COVID saw Aussies spend $2 billion more on booze in 2020
A lockdown binge saw Australians splash out $2 billion more on alcohol this year according to Australian Bureau of Statistics data.
This follows a nationally representative Finder survey of 1,008 Australians which found 2 in 3 (66%) mistakenly believe drinking doesn't impact your life insurance premium.
While one day of indulgence is not going to derail you, people are being warned to overhaul their drinking habits.
Every year there are more than 4,000 alcohol-related deaths in Australia and more than 70,000 hospital admissions, according to the National Health and Medical Research Council.
Finder analysis of ABS data reveals Australians spent an average $1,891 per year on household alcohol – an increase of $270 over last year.
Alcohol spending shot up 17% year-on-year in the September quarter to $6.18 billion, just shy of June's record-breaking $6.21 billion figure.
Taylor Blackburn insurance specialist at Finder, said many factors gave rise to lockdown lushes.
"Months of being forced to stay home, along with the stress brought on by the pandemic, and frankly, boredom, are all reasons for increasing consumption.
"The average drinker is spending more than the cost of two gym memberships on grog," Blackburn said.
A recent Finder survey shows spending on alcohol isn't slowing down as lockdown measures are eased, with consumers looking to spend $136 on alcohol on the period between Christmas and New Years alone.
Following this year's pandemic, one in five Australians (20%) has increased their alcohol intake over the lockdown months, according to research from ANU.
Of those who drank more through the lockdowns, nearly one in three (28%) consumed an alarming 3-4 standard drinks extra.
The top reasons for reaching for the liquor cabinet included spending more time at home (66%), boredom (44%) and increased stress (35%).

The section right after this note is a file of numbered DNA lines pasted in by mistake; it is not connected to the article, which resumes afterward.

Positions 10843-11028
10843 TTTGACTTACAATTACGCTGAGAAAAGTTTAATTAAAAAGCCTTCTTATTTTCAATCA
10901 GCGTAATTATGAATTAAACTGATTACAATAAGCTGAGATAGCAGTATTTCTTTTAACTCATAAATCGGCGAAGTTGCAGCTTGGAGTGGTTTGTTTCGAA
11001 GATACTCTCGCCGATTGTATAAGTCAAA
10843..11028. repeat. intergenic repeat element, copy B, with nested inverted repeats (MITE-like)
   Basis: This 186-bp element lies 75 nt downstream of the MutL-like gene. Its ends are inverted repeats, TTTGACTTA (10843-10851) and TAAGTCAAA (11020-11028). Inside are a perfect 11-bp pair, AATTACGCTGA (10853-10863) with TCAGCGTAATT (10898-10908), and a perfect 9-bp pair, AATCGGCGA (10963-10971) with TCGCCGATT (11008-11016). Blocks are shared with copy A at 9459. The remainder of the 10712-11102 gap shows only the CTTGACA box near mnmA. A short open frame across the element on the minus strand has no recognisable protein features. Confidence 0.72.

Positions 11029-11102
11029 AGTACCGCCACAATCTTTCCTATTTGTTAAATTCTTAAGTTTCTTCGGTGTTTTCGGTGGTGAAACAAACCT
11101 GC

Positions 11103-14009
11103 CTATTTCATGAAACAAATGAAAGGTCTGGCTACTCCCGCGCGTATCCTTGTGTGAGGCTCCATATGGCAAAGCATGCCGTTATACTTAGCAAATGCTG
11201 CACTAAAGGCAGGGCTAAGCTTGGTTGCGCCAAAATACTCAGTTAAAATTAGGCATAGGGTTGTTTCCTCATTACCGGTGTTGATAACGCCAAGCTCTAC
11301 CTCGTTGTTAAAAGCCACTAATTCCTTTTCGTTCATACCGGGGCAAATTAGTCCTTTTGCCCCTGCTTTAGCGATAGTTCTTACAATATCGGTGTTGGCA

Blackburn said it's concerning that 66% of Australians are unaware of the impact of excessive drinking on life insurance.
Women were more likely to think alcohol has no impact on premiums, with 70% believing it has no effect, compared with 62% of men – a concerning statistic given that women were much more likely to indulge in a few extra beverages this year.
"If you drink occasionally and it has no impact on your health, then you're unlikely to be denied access to insurance policies.
"But it's a different story for those who drink excessively or those with a history of alcoholism.
"Alcohol abuse is often excluded from life insurance policies, and you're likely to receive a higher premium if you suffer from alcohol-related health conditions," Blackburn said.
|Do you think alcohol consumption impacts your life insurance?|
Source: Finder, December 2020 survey
- This study was designed by Finder and conducted by Qualtrics, a SAP company.
- The online survey was conducted using a nationally representative survey sample of 1,008 Australian residents.
- Cost analysis is based on ABS Household Final Consumption Expenditure data for alcoholic beverages for the periods December 2019 - September 2020 and December 2018 - September 2019 for comparison.
- Analysis assumes 66.3% of Australians over the age of 18 consume alcohol (equivalent to 13,073,000) in accordance with research from Roy Morgan.
- Alcohol consumption research conducted by ANU was published in June 2020 and does not reflect any subsequent changes to consumption patterns.
What to check before you buy life insurance
- Your level of cover: Before you buy life insurance it's important to look at what you're actually covered for and what's excluded. There are different types of insurance for different needs, for example income protection won't cover you for funerals.
- Your superannuation: You can get life insurance through your super fund. The cover won't typically be as comprehensive as if you take out a separate policy but if you don't need much and you want to avoid up-front costs it can be a good option.
- How your premiums may change over time: When it comes to life insurance you have two options - stepped or levelled. A stepped policy means that every year on the anniversary of your policy your insurer will re-evaluate your premiums. Level premiums will remain the same as you age, but can often be more expensive to begin with.
If you have been denied life insurance, check out Finder's guide to discovering what options are available to you here.